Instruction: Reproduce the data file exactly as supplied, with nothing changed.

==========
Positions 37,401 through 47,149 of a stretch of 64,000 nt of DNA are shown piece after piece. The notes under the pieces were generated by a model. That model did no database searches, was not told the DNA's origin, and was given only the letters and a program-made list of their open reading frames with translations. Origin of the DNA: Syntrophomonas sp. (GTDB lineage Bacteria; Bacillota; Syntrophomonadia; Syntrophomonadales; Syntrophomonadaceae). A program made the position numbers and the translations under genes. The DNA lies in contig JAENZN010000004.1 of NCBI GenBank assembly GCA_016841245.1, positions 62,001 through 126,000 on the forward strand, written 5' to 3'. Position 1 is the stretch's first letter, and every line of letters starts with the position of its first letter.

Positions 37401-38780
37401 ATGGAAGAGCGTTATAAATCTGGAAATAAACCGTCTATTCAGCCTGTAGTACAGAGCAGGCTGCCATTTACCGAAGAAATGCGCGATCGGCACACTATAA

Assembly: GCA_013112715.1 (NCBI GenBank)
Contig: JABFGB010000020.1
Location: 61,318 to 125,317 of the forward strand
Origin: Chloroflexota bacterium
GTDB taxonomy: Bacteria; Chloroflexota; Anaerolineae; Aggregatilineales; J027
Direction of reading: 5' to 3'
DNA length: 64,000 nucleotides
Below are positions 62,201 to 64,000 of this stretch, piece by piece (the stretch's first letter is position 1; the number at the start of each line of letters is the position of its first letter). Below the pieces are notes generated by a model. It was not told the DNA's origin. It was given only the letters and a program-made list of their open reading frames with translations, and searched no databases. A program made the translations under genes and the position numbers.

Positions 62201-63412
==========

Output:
Positions 37,401 through 47,149 of a stretch of 64,000 nt of DNA are shown piece after piece. The notes under the pieces were generated by a model. That model did no database searches, was not told the DNA's origin, and was given only the letters and a program-made list of their open reading frames with translations. Origin of the DNA: Syntrophomonas sp. (GTDB lineage Bacteria; Bacillota; Syntrophomonadia; Syntrophomonadales; Syntrophomonadaceae). A program made the position numbers and the translations under genes. The DNA lies in contig JAENZN010000004.1 of NCBI GenBank assembly GCA_016841245.1, positions 62,001 through 126,000 on the forward strand, written 5' to 3'. Position 1 is the stretch's first letter, and every line of letters starts with the position of its first letter.

Positions 37401-38780
37401 ATGGAAGAGCGTTATAAATCTGGAAATAAACCGTCTATTCAGCCTGTAGTACAGAGCAGGCTGCCATTTACCGAAGAAATGCGCGATCGGCACACTATAA

Assembly: GCA_013112715.1 (NCBI GenBank)
Contig: JABFGB010000020.1
Location: 61,318 to 125,317 of the forward strand
Origin: Chloroflexota bacterium
GTDB taxonomy: Bacteria; Chloroflexota; Anaerolineae; Aggregatilineales; J027
Direction of reading: 5' to 3'
DNA length: 64,000 nucleotides
Below are positions 62,201 to 64,000 of this stretch, piece by piece (the stretch's first letter is position 1; the number at the start of each line of letters is the position of its first letter). Below the pieces are notes generated by a model. It was not told the DNA's origin. It was given only the letters and a program-made list of their open reading frames with translations, and searched no databases. A program made the translations under genes and the position numbers.

Positions 62201-63412